Anthony Davis will put the New Orleans Pelicans on the map in 2014-15, but he won't have to do it alone.
That's not an attempt to understate AD's potential greatness. Davis is ready to crash everything from the All-NBA First Team to the Defensive Player of the Year race to the MVP conversation. How do we know that?
Mostly because the guy who earned the acknowledgment as last year's top talent says so.
I know how good he's going to be. I know how good he is now, but I know how good he's going to be. He's an MVP-caliber player. So he's next. He's next in line - a guy that has grown so much in just a year. I'm excited to see what he does from here. He's definitely on pace.
Durant concluded: "It's scary. Scary."
If the endorsement of a four-time scoring champ and unquestioned superstar isn't enough to convince you Davis can lift the Pelicans to new heights, first of all, why isn't it? And who do you think you are to question KD's opinion on the league's top rising talent?
Secondly, you don't have to take Durant's word for it. The numbers point to the same thing.
Per Bradford Doolittle of ESPN.com (subscription required), Davis ranks in the top five of his projected breakout candidates for next season:
Put this one in the category of the truly frightening. Davis' 15.1 WARP last season ranked fifth in the league, and yet SCHOENE sees him getting even better. Davis is entering his age-22 season, so he could still be far from his peak. The system predicts a happy regression in playing time for Davis, who has missed 33 games over his first two seasons. If that happens and New Orleans' addition of Omer Asik aids a surge in Davis' defensive metrics, he could challenge the likes of LeBron James and Kevin Durant for the top WARP figure in the league. Scary stuff.
There's that word again: scary.
Apparently, it doesn't matter if you're an MVP or an analytics maven; Davis' potential frightens everyone.
Just as terrifying is the potential of a vastly improved Pelicans roster making life easier for the still-developing superstar.
Davis logged a grand total of 15 games alongside stretch-4 extraordinaire Ryan Anderson last year, and though the sample was extremely small, the Pelicans were an unstoppable offensive unit with those two bigs on the floor.
The Pelicans can't be expected to sustain that pace over a full season, but it illustrates how Anderson's floor spacing opens things up for Davis to wreak havoc on the interior.
New Orleans also got just 34 games from Jrue Holiday last season, 27 of which came with Davis in the lineup. In the minutes those two shared, the Pellies posted a net rating of plus-4.1 points per 100 possessions.
It's getting easier to make the case that Davis and the Pelicans could enjoy a leap this season with better luck on the injury front alone. The numbers indicate New Orleans had the talent it needed a year ago; it just couldn't keep it on the floor.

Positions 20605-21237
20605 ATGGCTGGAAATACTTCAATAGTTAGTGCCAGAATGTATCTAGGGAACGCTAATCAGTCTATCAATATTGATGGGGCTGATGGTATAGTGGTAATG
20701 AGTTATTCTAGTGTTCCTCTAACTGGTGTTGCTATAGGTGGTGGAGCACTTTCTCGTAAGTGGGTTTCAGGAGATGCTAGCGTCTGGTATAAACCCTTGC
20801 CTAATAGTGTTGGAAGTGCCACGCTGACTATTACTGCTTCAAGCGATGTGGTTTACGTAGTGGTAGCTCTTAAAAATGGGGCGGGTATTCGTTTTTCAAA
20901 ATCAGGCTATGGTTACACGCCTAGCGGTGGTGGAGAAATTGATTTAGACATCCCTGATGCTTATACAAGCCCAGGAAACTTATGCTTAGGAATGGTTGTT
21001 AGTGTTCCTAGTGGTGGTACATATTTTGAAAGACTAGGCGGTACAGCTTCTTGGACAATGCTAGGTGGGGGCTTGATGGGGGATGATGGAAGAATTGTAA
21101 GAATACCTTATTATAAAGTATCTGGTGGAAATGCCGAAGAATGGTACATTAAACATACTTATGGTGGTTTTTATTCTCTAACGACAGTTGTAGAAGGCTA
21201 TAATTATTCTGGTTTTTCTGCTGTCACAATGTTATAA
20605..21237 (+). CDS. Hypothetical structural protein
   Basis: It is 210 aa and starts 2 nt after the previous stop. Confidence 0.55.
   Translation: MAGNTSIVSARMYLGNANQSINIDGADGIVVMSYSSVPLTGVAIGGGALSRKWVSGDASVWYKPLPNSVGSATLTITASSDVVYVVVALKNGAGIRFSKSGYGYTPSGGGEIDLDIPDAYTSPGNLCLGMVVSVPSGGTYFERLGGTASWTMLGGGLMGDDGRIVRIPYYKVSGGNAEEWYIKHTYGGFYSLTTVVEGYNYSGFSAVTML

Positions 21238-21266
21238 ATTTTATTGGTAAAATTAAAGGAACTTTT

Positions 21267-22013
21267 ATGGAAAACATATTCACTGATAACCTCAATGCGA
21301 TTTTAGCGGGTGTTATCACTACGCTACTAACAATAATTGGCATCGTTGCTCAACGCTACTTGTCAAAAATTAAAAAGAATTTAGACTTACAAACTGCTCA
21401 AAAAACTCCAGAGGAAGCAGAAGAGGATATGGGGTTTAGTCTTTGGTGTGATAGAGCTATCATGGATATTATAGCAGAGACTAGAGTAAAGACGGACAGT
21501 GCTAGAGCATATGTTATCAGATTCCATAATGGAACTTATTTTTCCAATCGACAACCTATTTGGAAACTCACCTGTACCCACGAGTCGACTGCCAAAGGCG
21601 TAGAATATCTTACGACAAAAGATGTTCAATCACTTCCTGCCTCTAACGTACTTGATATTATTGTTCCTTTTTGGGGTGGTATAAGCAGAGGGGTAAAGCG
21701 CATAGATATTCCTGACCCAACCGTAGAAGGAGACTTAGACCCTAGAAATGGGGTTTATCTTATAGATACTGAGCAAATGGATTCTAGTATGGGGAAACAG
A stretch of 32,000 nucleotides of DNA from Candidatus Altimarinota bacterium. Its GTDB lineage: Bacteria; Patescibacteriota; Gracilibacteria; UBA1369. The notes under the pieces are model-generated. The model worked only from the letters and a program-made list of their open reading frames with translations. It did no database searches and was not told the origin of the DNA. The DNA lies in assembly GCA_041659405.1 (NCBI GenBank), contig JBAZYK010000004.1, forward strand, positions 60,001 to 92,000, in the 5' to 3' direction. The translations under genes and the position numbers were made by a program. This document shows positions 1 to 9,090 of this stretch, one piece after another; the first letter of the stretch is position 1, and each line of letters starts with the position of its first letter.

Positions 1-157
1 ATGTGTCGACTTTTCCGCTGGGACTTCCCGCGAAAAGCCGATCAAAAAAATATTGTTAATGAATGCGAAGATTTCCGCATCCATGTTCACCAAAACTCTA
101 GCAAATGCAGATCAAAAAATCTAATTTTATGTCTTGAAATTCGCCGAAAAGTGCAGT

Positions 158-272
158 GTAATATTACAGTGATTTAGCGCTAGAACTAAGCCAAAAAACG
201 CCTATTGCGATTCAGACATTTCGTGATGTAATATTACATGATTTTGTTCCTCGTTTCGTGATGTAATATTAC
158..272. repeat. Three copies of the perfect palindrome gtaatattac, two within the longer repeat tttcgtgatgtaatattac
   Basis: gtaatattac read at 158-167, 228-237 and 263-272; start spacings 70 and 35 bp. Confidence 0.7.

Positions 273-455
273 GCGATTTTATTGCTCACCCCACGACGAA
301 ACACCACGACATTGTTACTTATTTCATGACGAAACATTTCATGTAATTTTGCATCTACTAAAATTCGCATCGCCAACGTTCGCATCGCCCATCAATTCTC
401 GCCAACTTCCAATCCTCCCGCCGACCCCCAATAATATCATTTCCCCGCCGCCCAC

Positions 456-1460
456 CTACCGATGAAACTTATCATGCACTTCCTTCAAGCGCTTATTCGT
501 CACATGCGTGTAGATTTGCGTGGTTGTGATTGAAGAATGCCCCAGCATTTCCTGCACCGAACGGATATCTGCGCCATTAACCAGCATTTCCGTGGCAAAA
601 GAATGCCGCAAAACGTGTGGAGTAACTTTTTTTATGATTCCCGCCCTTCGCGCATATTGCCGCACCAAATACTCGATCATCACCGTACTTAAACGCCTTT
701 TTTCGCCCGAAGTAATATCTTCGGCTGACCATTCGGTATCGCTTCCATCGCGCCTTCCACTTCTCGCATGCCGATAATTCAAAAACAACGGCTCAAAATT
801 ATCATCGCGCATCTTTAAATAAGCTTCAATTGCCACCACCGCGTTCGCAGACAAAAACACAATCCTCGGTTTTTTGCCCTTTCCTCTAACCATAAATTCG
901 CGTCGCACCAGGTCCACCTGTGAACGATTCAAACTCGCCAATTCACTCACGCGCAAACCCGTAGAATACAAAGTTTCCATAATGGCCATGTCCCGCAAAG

With Davis, Holiday and Anderson on the court together, the Pellies were terrific. With Tyreke Evans in the mix, they were comically dominant, posting a net rating of plus 15.7, per NBA.com. That doesn't mean the rest of the roster can sustain that pace, but the signs of sky-high potential are hard to miss.
Remember, all those injuries last season forced bench players into roles they weren't ready for. Health in the first unit will ease the burden on those reserves, which means backup production could be on the upswing as well.
“If we’re healthy, we’re for sure a playoff team,” Eric Gordon told Basketball Insiders' Alex Kennedy. “It’s all about us getting together and playing because the West is tough. We know that and realize that. It’s all about having a full season together."
Gordon is confident but not unreasonably so.
New Orleans can't possibly lose a combined 141 games between Davis, Anderson, Gordon and Holiday this year. The numbers show that when the Pelicans had all of their weapons, they profiled as a playoff team. Round up the talent from last year, keep it healthy and let it mature, and a surge to the postseason seems possible.
Here's the thing, though: There will be more talent this season.
Omer Asik is an elite defensive center who can spare Davis from guarding bulkier bigs. What's more, Asik offers the Pelicans a second dominant rim protector in addition to Davis. For his career, Asik averages 2.4 blocks per 36 minutes. Davis' career mark is 2.6.
Good luck getting looks in the restricted area against the Pellies this year.
Davis, free to roam a bit more on defense, can use his freakish length and quickness to dominate as a weak-side helper. Keep those cameras ready; he's going to soar in for a bevy of out-of-nowhere swats this season. And though Davis has reportedly bulked up this year, he's still a more impactful defensive force when he's free to wander a bit.
Think of him like a giant Scottie Pippen in that regard—one who might also be one of the best help-and-recover closeout artists in league history. It's a rare player who is still in good defensive position even when he's clearly out of good defensive position.
Who blocks step-back jumpers after being crossed over? Davis, that's who.
Maybe the Pelicans can't play Anderson, Asik and Davis together—at least not until Davis adds the ball-handling and off-the-dribble moves of a small forward to his game (don't laugh). But three very good bigs with vastly differing skill sets sounds like a pretty good problem to have.
New Orleans won just 34 games last year, and it fell short of the No. 8 seed in the Western Conference by a whopping 15 contests. The West is as tough as ever this year, and making up that kind of ground in a one-year span would be more than a surprise.
It would be extraordinary.
Good thing they have an extraordinary talent in Davis to lead the charge.
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